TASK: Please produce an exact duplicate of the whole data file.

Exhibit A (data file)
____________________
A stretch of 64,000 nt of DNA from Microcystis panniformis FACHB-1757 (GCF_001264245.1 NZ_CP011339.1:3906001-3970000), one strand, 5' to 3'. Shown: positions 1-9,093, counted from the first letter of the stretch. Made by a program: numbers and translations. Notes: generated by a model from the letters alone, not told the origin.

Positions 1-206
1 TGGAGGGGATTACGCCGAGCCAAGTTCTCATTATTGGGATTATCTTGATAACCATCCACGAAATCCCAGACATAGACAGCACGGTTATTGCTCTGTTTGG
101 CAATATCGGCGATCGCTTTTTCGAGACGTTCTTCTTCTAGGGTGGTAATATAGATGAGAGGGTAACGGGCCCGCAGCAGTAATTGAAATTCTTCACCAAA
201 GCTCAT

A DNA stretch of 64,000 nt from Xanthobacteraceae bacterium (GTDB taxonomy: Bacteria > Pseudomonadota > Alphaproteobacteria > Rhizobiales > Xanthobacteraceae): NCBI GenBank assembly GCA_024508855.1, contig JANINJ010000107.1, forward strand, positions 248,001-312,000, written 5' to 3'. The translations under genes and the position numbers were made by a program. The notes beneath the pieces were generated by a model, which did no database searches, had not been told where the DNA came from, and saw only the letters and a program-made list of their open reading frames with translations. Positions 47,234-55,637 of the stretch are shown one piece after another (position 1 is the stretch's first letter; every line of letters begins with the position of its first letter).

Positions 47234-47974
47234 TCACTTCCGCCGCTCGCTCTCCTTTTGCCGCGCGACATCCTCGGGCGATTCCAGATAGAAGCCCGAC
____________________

A stretch of 64,000 nt of DNA from Microcystis panniformis FACHB-1757 (GCF_001264245.1 NZ_CP011339.1:3906001-3970000), one strand, 5' to 3'. Shown: positions 1-9,093, counted from the first letter of the stretch. Made by a program: numbers and translations. Notes: generated by a model from the letters alone, not told the origin.

Positions 1-206
1 TGGAGGGGATTACGCCGAGCCAAGTTCTCATTATTGGGATTATCTTGATAACCATCCACGAAATCCCAGACATAGACAGCACGGTTATTGCTCTGTTTGG
101 CAATATCGGCGATCGCTTTTTCGAGACGTTCTTCTTCTAGGGTGGTAATATAGATGAGAGGGTAACGGGCCCGCAGCAGTAATTGAAATTCTTCACCAAA
201 GCTCAT

A DNA stretch of 64,000 nt from Xanthobacteraceae bacterium (GTDB taxonomy: Bacteria > Pseudomonadota > Alphaproteobacteria > Rhizobiales > Xanthobacteraceae): NCBI GenBank assembly GCA_024508855.1, contig JANINJ010000107.1, forward strand, positions 248,001-312,000, written 5' to 3'. The translations under genes and the position numbers were made by a program. The notes beneath the pieces were generated by a model, which did no database searches, had not been told where the DNA came from, and saw only the letters and a program-made list of their open reading frames with translations. Positions 47,234-55,637 of the stretch are shown one piece after another (position 1 is the stretch's first letter; every line of letters begins with the position of its first letter).

Positions 47234-47974
47234 TCACTTCCGCCGCTCGCTCTCCTTTTGCCGCGCGACATCCTCGGGCGATTCCAGATAGAAGCCCGAC